Scriptures, Texts, and Tracings in 2 Corinthians and Philippians
Scholars explore how the Apostle Paul quotes, alludes to, or "echoes" the Jewish Scriptures in these two letters.
Dr. Das has been listed among twenty-five leading Pauline theorists of the last century in the textbook Perspectives Old and New on Paul. Another recent text, Approaches to Paul, devotes a section to his work. He represented one of the schools of Pauline studies in Perspectives on Paul: Five Views (Baker, 2020). He wrote the essay introducing the undisputed Pauline letters in the Oxford Handbook of Pauline Studies (2022).
He has authored several books with leading publishers in biblical studies: Solving the Romans Debate (Fortress, 2007), Paul and the Jews (Hendrickson, 2003), Paul, the Law, and the Covenant (Hendrickson, 2001), Galatians (808 pages, Concordia Academic, 2014), and Paul and the Stories of Israel: The Grand Thematic Narratives of Galatians (Fortress, 2016). He co-edited and contributed to The Forgotten God: Perspectives in Biblical Theology (Westminster John Knox, 2002), and Scripture, Texts, and Tracings in Romans (Lexington/Fortress Academic, 2020), Scriptures, Texts, and Tracings in 2 Corinthians and Philippians (2022).
Most recently, Dr. Das is authoring Remarriage in Early Christianity, which is forthcoming from Eerdmans in 2024. He is co-editing Scriptures, Texts, and Tracings in Galatians and 1 Thessalonians (Lexington/Fortress Academic), also to appear in 2024.
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At a time when ‘subtexts’ and ‘implicit narratives’ are all the rage, Das insists on some core scholarly virtues: rigorous method, unforced exegesis, and the careful weighing of evidence. Although many of the hypotheses he tests come up short, Das’s argument is not simply negative. His many fruitful suggestions, alongside his wise words of caution, deserve careful attention from all readers of Galatians.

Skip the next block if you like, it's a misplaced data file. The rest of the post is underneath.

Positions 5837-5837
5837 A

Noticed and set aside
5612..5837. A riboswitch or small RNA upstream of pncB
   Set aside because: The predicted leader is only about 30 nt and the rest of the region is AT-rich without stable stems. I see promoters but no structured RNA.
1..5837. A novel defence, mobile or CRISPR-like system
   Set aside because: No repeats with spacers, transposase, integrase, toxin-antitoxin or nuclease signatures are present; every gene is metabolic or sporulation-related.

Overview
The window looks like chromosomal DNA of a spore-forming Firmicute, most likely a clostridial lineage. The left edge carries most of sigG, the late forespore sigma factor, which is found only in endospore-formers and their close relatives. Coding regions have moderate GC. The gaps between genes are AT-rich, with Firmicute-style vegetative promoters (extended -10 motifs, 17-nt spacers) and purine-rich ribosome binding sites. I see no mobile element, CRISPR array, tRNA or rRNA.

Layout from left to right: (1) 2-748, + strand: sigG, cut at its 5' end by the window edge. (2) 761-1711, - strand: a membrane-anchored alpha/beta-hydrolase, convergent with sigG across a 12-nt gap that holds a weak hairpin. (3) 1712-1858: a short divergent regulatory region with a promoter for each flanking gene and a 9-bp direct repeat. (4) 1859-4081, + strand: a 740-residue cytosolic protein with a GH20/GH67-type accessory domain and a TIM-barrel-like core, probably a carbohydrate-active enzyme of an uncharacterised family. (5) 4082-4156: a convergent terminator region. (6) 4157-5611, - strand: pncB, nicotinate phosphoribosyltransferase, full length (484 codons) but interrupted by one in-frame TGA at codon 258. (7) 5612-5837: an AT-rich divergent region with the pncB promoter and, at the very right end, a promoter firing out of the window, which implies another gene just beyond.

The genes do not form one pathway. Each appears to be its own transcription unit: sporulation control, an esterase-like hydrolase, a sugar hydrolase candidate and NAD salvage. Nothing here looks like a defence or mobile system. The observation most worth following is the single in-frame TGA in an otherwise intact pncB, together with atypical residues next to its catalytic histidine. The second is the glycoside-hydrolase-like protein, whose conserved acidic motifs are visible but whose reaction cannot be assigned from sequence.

The majority of Das's book contains a careful and insightful interpretation of central Pauline texts on the law. The exegesis is lucid, well-argued, and wonderfully conversant with modern scholarship. Das is not satisfied with traditional or newer conclusions, but re-examines the textual evidence carefully to discern what Paul says. Even those who disagree with Das will have to reckon with and respond to his reading of the evidence.
By focusing on the apocalyptic dimension of Paul’s thought, Das makes Paul’s argument in Galatians accessible to a new generation of Christians by showing that the fundamental issue underlying the dispute between Paul and the rival missionaries was not works righteousness but what happened in Christ: the Christ event was not an event of the old age but the beginning of a new age that requires a corresponding change in one’s life.